Annan says world leaders have failed children

United Nations Secretary General Kofi Annan told world leaders on Wednesday that they had failed deplorably to meet promises made 12 years ago to improve the lot of children.

Opening a three-day special session of the General Assembly, he noted that one-third of the world’s children had suffered malnutrition before the age of five; a quarter had not been immunised against disease and almost a fifth were not in school.

”We, the grown-ups, must reverse this list of failures,” Annan said in a speech addressed principally to the dozens of child delegates sitting in the Assembly chamber alongside 70 heads of state and government and other senior officials.

The conference was called to assess progress made since the first UN Children’s Summit, held in 1990, which set targets for reducing child poverty, disease and illiteracy.

”We, the grown-ups, have failed you deplorably in upholding many of them,” Annan said.

After Annan, two girl delegates – Audrey Cheynut (17) from Monaco, and Gabriela Azurdy Arrieta (13) from Bolivia – addressed the Assembly. Annan noted that children had never before spoken at such a conference.

Cheynut and Arrieta were chosen by about 300 children who ended a three-day meeting in New York on Tuesday and addressed the Assembly along with 48 heads of state or government, 24 crown princes, vice-presidents or deputy prime ministers and 92 ministers.

Three other children ?-who had lived through wars in Bosnia, East Timor and Liberia – took part in a public Security Council debate on Tuesday on children in armed conflict, together with the director of UNICEF, Carol Bellamy.

The previous world summit set out specific goals on health, education and poverty reduction for improving the lives of children, but was less directly concerned with the impact of warfare on them.

Graça Machel, former first lady of Mozambique and wife of Nelson Mandela, told council members that ”children in up to 85 countries continue to live with the reality of abduction and forced recruitment into military groups”.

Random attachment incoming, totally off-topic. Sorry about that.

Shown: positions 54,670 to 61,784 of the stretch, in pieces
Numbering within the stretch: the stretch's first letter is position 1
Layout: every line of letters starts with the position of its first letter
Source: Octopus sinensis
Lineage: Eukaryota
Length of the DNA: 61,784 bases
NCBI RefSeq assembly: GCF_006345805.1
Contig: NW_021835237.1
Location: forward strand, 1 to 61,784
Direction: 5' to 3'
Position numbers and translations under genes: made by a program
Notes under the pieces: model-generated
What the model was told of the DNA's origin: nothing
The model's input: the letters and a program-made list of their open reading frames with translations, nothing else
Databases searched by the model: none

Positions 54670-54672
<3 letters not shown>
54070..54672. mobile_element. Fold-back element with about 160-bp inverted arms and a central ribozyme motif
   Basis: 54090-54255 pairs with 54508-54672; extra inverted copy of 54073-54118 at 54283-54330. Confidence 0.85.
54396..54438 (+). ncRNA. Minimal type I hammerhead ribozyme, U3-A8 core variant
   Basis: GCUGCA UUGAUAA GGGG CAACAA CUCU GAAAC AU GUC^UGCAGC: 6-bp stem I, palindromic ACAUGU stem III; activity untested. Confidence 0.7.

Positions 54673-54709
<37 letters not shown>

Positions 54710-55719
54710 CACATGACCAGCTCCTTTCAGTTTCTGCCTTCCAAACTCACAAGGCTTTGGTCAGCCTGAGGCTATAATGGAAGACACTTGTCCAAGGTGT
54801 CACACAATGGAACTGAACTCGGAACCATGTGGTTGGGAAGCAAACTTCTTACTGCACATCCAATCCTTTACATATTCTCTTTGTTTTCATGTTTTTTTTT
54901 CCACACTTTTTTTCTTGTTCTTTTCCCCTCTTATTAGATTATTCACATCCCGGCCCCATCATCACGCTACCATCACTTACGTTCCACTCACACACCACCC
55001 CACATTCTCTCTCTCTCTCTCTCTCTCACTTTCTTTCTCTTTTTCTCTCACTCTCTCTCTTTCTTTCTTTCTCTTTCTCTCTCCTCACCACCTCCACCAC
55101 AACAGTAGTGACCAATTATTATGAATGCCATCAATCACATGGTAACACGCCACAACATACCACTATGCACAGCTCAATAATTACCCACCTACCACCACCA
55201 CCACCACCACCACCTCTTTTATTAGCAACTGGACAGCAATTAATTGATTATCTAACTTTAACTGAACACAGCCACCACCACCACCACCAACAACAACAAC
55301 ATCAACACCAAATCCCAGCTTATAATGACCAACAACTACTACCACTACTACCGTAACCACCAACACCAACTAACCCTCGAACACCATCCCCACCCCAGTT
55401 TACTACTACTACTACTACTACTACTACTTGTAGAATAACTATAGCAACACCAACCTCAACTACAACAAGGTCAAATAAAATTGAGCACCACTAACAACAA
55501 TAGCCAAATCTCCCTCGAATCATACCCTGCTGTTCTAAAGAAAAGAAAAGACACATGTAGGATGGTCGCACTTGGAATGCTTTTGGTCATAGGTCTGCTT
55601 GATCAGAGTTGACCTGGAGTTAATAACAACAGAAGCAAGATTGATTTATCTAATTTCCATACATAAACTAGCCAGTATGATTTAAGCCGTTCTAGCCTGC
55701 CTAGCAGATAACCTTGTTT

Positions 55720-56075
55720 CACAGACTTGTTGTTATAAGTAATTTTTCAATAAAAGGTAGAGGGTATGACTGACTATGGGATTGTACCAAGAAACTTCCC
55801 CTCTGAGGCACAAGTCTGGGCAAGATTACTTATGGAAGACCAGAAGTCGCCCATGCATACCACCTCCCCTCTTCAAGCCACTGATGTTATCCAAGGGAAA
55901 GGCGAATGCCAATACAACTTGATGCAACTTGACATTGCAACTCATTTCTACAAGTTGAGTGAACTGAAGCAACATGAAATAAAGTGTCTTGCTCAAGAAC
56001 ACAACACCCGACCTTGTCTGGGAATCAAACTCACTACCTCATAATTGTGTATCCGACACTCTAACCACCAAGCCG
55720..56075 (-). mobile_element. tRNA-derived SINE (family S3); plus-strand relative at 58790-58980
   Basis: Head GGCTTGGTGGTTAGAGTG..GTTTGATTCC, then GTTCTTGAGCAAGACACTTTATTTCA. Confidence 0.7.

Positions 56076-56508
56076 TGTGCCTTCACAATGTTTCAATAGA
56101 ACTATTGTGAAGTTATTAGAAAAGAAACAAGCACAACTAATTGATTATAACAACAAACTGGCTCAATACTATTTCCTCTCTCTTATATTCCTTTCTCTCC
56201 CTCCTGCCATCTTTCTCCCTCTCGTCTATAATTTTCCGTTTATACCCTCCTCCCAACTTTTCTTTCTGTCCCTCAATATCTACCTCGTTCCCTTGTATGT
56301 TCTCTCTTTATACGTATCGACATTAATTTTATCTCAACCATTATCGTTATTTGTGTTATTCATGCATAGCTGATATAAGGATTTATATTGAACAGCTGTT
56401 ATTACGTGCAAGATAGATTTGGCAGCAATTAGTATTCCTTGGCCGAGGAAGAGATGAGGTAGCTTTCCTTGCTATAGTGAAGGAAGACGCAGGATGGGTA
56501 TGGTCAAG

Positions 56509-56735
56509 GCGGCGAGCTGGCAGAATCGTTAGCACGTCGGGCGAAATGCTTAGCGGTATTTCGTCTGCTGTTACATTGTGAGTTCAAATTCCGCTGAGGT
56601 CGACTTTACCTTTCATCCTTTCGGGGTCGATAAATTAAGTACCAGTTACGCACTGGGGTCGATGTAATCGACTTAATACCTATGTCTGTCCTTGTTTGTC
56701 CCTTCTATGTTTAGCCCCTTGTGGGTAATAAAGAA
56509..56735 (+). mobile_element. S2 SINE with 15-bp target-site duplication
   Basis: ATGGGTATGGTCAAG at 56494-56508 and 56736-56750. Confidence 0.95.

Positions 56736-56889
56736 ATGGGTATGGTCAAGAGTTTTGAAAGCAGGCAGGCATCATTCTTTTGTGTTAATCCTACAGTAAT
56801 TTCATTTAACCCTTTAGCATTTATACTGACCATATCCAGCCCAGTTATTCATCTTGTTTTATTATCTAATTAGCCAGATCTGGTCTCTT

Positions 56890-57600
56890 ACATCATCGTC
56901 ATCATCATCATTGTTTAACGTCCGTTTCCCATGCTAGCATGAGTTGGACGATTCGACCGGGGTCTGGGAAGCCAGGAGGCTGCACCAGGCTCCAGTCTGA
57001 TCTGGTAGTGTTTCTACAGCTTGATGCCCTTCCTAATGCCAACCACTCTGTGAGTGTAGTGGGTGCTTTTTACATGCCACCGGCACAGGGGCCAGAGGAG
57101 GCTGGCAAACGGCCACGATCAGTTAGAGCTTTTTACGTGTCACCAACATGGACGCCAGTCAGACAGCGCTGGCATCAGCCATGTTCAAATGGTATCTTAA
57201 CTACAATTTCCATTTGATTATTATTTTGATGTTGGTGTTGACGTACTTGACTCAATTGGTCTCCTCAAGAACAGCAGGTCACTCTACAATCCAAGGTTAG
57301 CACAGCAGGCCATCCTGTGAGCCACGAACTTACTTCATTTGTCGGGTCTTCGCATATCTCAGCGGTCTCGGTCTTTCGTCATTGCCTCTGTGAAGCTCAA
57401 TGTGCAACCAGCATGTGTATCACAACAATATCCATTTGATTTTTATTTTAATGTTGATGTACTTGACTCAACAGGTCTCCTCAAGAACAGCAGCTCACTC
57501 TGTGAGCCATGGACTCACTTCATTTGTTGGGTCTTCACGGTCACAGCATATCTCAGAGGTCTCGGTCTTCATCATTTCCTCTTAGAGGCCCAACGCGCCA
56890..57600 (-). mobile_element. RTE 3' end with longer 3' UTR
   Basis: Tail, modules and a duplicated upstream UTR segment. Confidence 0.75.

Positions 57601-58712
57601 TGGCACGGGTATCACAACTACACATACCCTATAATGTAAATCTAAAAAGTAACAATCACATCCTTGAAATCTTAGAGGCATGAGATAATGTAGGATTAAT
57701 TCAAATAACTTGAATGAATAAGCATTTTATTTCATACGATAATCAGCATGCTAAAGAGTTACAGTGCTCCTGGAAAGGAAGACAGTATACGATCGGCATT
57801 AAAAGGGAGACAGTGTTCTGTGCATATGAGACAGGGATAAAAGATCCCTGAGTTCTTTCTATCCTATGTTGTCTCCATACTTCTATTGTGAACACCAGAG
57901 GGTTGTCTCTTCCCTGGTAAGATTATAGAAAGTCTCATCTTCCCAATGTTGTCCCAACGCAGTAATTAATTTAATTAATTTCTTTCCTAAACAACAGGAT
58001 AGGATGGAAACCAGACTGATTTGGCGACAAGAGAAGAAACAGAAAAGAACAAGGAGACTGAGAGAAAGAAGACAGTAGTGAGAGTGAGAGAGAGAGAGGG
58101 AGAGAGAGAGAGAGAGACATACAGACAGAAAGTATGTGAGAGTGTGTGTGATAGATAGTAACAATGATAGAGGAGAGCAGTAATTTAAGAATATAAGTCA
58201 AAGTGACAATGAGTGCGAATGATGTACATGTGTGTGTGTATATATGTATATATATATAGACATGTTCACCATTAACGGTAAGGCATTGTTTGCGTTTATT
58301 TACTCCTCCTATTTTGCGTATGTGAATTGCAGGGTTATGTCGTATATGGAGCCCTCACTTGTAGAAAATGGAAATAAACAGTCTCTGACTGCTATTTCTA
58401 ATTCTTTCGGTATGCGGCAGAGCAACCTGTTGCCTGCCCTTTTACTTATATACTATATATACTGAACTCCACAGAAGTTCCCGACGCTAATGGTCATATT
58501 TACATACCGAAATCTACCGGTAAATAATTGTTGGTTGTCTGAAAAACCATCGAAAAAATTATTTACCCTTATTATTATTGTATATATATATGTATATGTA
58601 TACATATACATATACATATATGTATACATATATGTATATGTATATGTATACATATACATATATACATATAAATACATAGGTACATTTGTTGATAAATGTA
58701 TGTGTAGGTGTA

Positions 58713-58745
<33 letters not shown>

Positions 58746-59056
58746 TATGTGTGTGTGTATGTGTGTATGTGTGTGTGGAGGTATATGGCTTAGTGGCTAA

Recently, the council has begun to address the problem, through a series of general resolutions and on a case-by-case basis. But its actions have had only a limited impact, Machel said.

”Even as we meet today, the might of the international community seems unable to stop the criminal situation where tens of thousands of children from northern Uganda have been abducted and forced into military and sexual slavery over a period of more than a decade,” she said.

”Monitoring of the implementation of Security Council resolutions on children in armed conflict must be strengthened. Use your power to promote new measures, to admonish those who break international law or fail to carry out your initiatives.”

Another problem that has come centre-stage since the 1990 summit is the sexual and commercial exploitation of children. A Roman Catholic activist group, Catholics for a Free Choice, said it would launch a campaign this week calling on the UN to intervene against the abuses of children by priests.

Originally set for September 2001 but postponed after the terrorist attacks that toppled New York’s World Trade Centre, the session now falls between the UN conference on financing for development, held in Monterrey, Mexico, in March, and one on sustainable development that opens in Johannesburg on August 26.

A study prepared by Unicef for the special session said the pandemic of HIV/Aids and the poverty associated with it is hitting children with a force that no one foresaw. In Africa, in particular, it has already undone the achievements in social development of the last half century.

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Victoria Brittain
Victoria Brittain works from Manchester/London/Cambridge. Theatre/Film Company. Territory, The Meeting, The Proposal, Wrecked, Terminal. Watch Territory here Victoria Brittain & @_ReubenJohnson Victoria Brittain has over 512 followers on Twitter.
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